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The Effects of Physical Activity on Serum C-Reactive Protein and Inflammatory Markers: A Systematic Review

Published on May 1, 2005in Journal of the American College of Cardiology18.639
· DOI :10.1016/j.jacc.2004.12.077
Christos Kasapis1
Estimated H-index: 1
(UConn: University of Connecticut),
Paul D. Thompson87
Estimated H-index: 87
(Hartford Hospital)
Abstract
Physical activity is associated with a reduced incidence of coronary disease, but the mechanisms mediating this effect are not defined. There has been considerable recent interest in inflammation in the pathogenesis of cardiovascular disease. Some of the beneficial role of physical activity may result from its effects on the inflammatory process. We searched PubMed for articles published between 1975 through May 2004 using the terms exercise, physical activity, or physical fitness combined with C-reactive protein, inflammation, inflammatory markers, or cytokines. The review revealed 19 articles on the acute inflammatory response to exercise, 18 on cross-sectional comparisons of subjects by activity levels, and 5 examining prospectively the effects of exercise training on the inflammatory process. Exercise produces a short-term, inflammatory response, whereas both cross-sectional comparisons and longitudinal exercise training studies demonstrate a long-term “anti-inflammatory” effect. This anti-inflammatory response may contribute to the beneficial effects of habitual physical activity.
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References63
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#1D. Verdaet (Free University of Brussels)H-Index: 1
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#2Muhammad Sheikh-Ahmad (Rappaport Faculty of Medicine)H-Index: 3
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Abstract Introduction: Physical fitness has a protective effect with regard to the risk of developing coronary disease or diabetes. C-reactive protein (CRP) levels are directly related to increased risk of coronary disease and diabetes. However, data on the association between physical fitness and CRP are sparse. Methods: Physical fitness was assessed in a population-based cross-sectional study ( n = 892; age 50 ± 9 years) using the Bruce treadmill protocol. CRP was measured using a high-sensiti...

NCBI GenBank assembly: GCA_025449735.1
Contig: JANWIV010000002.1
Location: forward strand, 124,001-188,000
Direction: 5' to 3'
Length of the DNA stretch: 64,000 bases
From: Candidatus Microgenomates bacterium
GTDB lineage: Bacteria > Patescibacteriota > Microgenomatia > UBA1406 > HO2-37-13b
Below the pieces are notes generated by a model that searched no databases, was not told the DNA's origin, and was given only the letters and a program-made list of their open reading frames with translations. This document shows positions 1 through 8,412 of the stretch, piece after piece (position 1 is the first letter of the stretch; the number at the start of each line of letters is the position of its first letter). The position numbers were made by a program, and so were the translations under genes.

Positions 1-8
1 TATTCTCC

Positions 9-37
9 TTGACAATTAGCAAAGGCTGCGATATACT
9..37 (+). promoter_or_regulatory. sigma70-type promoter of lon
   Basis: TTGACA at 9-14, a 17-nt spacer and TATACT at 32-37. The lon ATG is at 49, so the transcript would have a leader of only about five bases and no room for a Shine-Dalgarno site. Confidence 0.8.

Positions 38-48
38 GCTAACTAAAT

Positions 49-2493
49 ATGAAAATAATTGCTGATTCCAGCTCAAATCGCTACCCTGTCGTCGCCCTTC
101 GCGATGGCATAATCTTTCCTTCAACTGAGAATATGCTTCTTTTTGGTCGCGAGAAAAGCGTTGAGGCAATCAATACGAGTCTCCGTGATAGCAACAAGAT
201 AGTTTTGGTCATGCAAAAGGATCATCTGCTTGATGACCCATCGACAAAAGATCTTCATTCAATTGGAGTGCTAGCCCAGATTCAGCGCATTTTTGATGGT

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Elevated high-sensitivity c-reactive protein (hs-CRP) is associated with increased risk of future first and recurrent coronary events and has been associated with both high body mass index (BMI) and low physical activity in cross sectional studies. Purpose: To longitudinally examine the effects of BMI and both current and previous-year physical activity on hs-CRP in healthy men and women (N = 109). Methods: BMI and hs-CRP were measured five times (baseline and quarterly) over I yr. Current physi...
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KING, D. E., P. CAREK, A. G. MAINOUS III, and W. S. PEARSON. Inflammatory Markers and Exercise: Differences Related to Exercise Type. Med. Sci. Sports Exerc., Vol. 35, No. 4, pp. 575–581, 2003. To examine the relationship between elevated inflammatory markers (CRP, fibrinogen, and white blood cell levels) and various forms of exercise for the adult U.S. population while controlling for factors that might influence the relationship. An analysis of the adults age 17 and over who participated in th...
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